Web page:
It’s hard to write with tears in your eyes…
Julie Hewlett was the grandparent I had the longest, and even losing her the week I turned 45, is hard to comprehend she is gone.
46 years ago she married my Grandpa Lester Hewlett, in his mid 50’s, after his children and family had already been grown up and become established, long after his marriage ended, as they were set up on a blind date in her mid 30’s.
He was a former mission president in Australia, having run the family business for his career, Hewlett’s Jams and Jellies, for decades; she was a teacher from Highland High School in Salt Lake City, UT, who had thousands of children from classes over years of teaching and loving them.
Never having children of her own, Les’ family became hers, and I was born as one of her oldest grandchildren less than a year later.
She had an instant family: children just a few years younger than her, many grandchildren, and eventually more great-grandchildren than can be counted… and treated us from go as her own.
My Grandfather died in his sleep 6 years later, to everyone’s shock, and especially his young bride, our “Step” Grandma – instead, we could say “Bonus” Grandma – but we just lovingly called her Grandma Julie.
Despite the sadness and confusion of Grandpa’s passing, Julie stepped up and was always there for us. $5 in every birthday card came in the mail each year from Grandma Julie, a handwritten note of encouragement and love, always honoring Grandpa.
Through the years my Mom, Marsha, became one of her best friends, taking her to lunch constantly, calling and checking up on her. They had a beautiful friendship that lasted until the final days of her life.
As I got older we realized how much we had in common. My love of piano and music grew from all influences around me, but it wasn’t until high school that I understood her Signature Moves as a masterful pianist, knowing all things of the history of art, music, culture, taking youth groups to Europe over the summer to teach appreciation of it all.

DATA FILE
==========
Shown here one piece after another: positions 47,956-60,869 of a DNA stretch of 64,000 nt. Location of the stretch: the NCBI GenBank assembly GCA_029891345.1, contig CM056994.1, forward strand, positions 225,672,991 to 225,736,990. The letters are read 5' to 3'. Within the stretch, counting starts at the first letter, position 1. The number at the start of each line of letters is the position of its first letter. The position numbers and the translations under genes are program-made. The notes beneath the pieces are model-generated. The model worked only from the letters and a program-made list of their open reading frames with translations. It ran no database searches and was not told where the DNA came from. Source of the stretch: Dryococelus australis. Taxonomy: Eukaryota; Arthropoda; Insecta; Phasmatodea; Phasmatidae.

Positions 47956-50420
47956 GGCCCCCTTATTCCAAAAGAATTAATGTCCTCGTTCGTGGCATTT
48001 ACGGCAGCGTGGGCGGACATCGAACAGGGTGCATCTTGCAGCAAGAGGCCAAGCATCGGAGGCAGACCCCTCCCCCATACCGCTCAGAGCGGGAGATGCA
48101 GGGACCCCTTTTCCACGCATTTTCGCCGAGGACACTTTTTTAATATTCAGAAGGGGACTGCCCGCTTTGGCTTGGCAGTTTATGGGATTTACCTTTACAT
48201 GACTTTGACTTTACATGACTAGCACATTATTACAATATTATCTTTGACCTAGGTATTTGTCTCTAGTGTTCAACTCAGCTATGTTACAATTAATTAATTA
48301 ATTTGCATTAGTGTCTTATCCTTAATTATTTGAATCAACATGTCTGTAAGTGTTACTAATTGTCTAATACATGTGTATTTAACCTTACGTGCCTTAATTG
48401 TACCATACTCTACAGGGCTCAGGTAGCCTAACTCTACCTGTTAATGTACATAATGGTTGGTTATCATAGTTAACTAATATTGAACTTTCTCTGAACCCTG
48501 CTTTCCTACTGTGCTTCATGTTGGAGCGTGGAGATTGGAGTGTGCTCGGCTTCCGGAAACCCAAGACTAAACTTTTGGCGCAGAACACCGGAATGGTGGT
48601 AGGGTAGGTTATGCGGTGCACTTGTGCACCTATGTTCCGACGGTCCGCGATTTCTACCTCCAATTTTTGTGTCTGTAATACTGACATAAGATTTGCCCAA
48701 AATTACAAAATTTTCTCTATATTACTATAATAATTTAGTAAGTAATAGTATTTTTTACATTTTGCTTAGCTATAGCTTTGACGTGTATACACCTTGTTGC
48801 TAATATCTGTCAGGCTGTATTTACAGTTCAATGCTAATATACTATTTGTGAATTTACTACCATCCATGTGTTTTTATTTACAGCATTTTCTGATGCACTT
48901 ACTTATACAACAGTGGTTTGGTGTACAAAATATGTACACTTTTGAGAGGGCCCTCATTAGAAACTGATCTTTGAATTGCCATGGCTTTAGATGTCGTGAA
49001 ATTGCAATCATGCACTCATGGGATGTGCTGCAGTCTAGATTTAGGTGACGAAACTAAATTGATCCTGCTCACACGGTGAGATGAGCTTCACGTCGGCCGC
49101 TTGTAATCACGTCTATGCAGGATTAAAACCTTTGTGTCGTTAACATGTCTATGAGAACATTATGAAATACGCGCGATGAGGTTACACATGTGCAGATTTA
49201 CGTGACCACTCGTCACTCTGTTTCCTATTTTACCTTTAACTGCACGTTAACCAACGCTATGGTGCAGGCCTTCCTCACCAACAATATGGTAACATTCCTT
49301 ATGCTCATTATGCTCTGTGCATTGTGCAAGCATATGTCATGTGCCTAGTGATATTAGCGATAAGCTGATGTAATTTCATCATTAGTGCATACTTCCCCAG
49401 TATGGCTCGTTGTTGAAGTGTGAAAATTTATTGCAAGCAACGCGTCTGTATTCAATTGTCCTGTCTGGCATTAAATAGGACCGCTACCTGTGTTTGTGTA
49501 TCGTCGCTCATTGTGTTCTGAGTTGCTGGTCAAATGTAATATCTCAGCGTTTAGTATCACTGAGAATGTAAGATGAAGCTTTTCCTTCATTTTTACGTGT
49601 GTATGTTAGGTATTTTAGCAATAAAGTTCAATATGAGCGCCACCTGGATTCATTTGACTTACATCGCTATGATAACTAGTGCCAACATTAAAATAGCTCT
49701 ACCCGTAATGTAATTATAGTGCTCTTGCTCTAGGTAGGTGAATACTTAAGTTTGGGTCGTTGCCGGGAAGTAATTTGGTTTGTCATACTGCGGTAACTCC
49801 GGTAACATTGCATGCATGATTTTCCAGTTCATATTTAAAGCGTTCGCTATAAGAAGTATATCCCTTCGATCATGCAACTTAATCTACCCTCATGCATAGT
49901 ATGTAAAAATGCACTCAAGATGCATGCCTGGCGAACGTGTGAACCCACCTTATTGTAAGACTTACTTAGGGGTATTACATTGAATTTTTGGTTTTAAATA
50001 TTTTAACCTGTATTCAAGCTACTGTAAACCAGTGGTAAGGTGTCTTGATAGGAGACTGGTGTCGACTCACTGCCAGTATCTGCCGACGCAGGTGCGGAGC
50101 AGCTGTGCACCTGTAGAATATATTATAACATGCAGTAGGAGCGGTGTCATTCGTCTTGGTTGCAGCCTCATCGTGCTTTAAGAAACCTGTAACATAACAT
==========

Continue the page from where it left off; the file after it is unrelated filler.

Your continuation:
We were not blood, but connected by music, our souls met in it’s love of the arts, and we became wonderful friends as Grandma and grandson.
I would take her to lunch to The Fiddler’s Elbow, in her red Subaru, we would laugh as I told her of the career I was trying to create in music and Las Vegas doing impressions and comedy, how unorthodox it was compared to the side of classical music she knew and believed I could conquer if I put my mind to it.
And yet, even still, as I butchered every good pop song to make it funny, satirize and parody, there she was, sitting front row, smiling with eyebrows raised, knowing exactly what it took to pull off what I was doing with my voice…blinking and pondering…she would later tell me, “Watching you perform, I am so proud of you. But I know it’s hurting you. And your voice, you’re damaging your vocal folds, please be careful. And why does it have to be so loud? Could you maybe do “Rhapsody in Blue” by Gershwin to even things out?”
She was demanding, it was terrifying to have her sit at my feet as I played Billy Joel’s “Piano Man” in my own variation, since I knew that she knew I was untrained, but she applauded anyway, and told anyone who would listen about her “famous grandson”.
Through the years I was stunned as to how many extraordinary, gifted, and successful people would see me at my shows or speeches and come up asking, “Any relation to Mrs. Hewlett? She was my favorite teacher.” It was thrilling to make such connections, as many of these people were my heroes, as I was so proud to say, “Yes! She’s my Grandma!” Instant connection, my credibility immediately grew as they figured I must have been trained by her.
Truth is we talked very little shop about music, we simply enjoyed what one another knew and loved. She didn’t try to fix me or correct what I was doing wrong as a performer, instead she just said, “I love that you figured out how to do that. That is very difficult what you’re able to do with your voice, somewhat impossible, but your Grandpa would have gotten a kick out of you.”
My 2 favorite moments are as follows with Grandma Julie:
1 – The Travelin’ Man
About 15 years ago I told her I had written a song, and she asked me to play it for her in the quiet condo where a grand piano had been my entire life, a gift from my Grandpa that he could hardly afford but wanted to get for her before he unexpectedly passed.
She treated it as if it were made of fragile strings and the golden hair of a swan, with a long red felt covering the keys to keep it pristine at all times. She played quietly and masterfully, in a way that people would ask her to open the windows and doors to hear her classical brilliance from the courtyard below.